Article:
I also know that in many towns the high school coaches meet with the youth coaches to discuss what they would like to see in a player once he gets to the high school level. They may even suggest using some of the same plays or formations that are used by the high school teams. Again, I never gave it a second thought.

Maybe the fact that the high school has its eyes on a youth league puts a little more pressure on its coaches to win and ultimately use the better players to do so. Now we are falling back into the same trap that I’ve been suggesting we crawl out of.

 I can see it becoming an issue if the youth program becomes a feeder to the high school and focuses more on the 7th and 8th graders headed to the next level while not paying as much attention to those that will end their careers in the sport after their last game as a youth player.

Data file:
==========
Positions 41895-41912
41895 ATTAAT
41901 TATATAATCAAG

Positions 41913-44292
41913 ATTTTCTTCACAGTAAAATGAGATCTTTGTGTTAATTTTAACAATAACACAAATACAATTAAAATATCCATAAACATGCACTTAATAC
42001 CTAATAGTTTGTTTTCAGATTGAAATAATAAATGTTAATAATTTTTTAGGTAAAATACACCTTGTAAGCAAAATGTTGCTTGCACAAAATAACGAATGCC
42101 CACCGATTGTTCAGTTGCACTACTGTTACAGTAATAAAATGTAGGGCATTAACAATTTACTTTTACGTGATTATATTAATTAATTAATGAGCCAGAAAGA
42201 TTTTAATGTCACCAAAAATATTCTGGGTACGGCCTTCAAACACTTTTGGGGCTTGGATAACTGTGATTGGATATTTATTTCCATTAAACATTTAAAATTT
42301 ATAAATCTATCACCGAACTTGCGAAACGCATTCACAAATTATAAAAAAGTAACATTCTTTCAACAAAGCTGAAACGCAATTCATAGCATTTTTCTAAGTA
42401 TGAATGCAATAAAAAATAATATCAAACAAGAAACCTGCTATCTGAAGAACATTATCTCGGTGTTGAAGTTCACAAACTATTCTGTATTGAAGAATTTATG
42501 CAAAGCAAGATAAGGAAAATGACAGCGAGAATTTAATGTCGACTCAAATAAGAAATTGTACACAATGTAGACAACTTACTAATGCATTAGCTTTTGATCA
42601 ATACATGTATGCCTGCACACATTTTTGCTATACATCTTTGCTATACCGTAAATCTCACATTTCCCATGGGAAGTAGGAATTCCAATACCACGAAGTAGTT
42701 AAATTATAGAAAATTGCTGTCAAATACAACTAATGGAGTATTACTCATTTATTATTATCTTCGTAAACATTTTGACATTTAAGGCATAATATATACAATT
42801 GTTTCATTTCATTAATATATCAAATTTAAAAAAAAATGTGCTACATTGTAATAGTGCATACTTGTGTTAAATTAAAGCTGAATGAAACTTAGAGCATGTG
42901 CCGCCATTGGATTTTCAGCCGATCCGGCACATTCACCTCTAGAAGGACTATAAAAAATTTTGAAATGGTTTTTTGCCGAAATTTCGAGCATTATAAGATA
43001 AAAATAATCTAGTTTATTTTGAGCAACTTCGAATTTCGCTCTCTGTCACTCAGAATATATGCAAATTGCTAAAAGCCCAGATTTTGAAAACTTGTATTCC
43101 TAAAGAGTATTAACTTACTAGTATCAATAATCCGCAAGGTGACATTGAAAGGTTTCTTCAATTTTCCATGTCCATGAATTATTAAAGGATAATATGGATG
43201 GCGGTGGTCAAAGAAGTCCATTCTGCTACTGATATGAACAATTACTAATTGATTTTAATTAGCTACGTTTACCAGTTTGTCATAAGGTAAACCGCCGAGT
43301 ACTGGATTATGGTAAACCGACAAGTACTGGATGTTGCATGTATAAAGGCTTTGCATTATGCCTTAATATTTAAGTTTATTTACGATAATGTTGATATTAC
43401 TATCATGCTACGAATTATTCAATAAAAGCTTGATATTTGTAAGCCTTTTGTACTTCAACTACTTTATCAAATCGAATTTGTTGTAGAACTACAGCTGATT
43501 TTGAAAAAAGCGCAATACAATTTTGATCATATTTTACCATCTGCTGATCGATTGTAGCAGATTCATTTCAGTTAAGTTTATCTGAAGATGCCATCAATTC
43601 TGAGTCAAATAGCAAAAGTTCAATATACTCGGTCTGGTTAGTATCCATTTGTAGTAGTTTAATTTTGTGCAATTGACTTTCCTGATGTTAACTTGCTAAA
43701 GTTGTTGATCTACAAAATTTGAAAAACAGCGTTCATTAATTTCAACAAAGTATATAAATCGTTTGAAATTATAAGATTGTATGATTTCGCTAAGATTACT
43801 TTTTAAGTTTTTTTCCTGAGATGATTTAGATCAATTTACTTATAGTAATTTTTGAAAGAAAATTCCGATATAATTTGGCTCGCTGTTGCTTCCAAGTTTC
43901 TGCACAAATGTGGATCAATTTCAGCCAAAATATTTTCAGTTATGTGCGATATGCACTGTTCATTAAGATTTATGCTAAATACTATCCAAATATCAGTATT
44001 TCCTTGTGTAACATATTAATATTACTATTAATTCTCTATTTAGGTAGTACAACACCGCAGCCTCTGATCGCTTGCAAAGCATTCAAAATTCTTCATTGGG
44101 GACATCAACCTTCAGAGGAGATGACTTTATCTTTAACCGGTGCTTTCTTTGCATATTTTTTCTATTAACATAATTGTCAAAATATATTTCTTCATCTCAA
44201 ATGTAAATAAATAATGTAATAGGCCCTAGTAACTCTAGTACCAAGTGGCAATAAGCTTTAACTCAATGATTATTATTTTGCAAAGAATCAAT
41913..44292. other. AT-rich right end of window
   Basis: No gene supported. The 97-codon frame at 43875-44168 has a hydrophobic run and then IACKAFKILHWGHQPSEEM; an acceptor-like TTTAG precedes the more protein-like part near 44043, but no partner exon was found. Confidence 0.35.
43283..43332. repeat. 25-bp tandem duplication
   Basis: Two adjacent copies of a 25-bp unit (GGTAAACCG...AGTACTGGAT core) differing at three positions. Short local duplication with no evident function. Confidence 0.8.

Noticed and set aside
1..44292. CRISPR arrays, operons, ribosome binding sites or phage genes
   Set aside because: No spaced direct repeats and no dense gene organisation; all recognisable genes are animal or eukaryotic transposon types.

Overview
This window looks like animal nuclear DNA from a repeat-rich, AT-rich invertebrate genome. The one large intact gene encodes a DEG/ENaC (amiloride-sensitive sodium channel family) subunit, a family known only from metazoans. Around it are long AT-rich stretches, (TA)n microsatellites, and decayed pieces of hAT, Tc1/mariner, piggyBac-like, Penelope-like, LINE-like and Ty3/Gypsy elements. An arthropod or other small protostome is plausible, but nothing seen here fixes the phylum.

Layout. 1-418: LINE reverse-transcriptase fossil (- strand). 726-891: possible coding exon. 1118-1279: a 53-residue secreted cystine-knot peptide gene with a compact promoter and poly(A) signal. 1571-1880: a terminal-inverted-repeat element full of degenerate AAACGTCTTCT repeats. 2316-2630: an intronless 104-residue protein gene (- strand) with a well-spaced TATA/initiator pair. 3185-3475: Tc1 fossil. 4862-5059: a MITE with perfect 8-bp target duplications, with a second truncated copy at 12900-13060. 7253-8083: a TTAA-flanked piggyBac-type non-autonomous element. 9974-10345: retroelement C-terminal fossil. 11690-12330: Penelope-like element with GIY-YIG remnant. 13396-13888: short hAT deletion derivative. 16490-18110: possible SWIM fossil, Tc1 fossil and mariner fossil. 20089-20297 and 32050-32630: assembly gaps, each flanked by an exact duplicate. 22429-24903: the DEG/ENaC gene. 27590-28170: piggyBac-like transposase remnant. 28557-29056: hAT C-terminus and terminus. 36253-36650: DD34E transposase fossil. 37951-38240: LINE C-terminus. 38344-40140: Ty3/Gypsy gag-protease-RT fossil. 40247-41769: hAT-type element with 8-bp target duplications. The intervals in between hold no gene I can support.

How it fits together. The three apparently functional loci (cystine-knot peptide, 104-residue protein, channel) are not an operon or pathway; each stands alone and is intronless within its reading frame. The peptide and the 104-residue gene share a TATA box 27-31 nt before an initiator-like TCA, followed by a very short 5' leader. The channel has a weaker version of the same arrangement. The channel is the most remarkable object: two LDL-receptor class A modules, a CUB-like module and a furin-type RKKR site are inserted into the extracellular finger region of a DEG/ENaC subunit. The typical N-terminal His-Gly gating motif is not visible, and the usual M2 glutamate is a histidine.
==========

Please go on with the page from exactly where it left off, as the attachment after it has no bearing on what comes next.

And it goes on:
So we need to break this down a little. Is it just the AD who should not have opinions or (for lack of a better word) interests in the youth programs or should it trickle down to the coaches and high school players as well?

Ladies and Gentleman, I ask you for your feelings (nothing more than feelings…) on the subject. How much interaction and influence should a high school AD and his programs have on the town’s youth sports programs and why? There are compelling arguments on both sides of the fence. I’d like to get off the top of it before I go into complete Splenda withdrawal.

Greg March 09, 2012 at 07:46 PM
Ron or think about Manchester, East Catholic, The technical school and Manchester High.
W Smith March 11, 2012 at 04:25 PM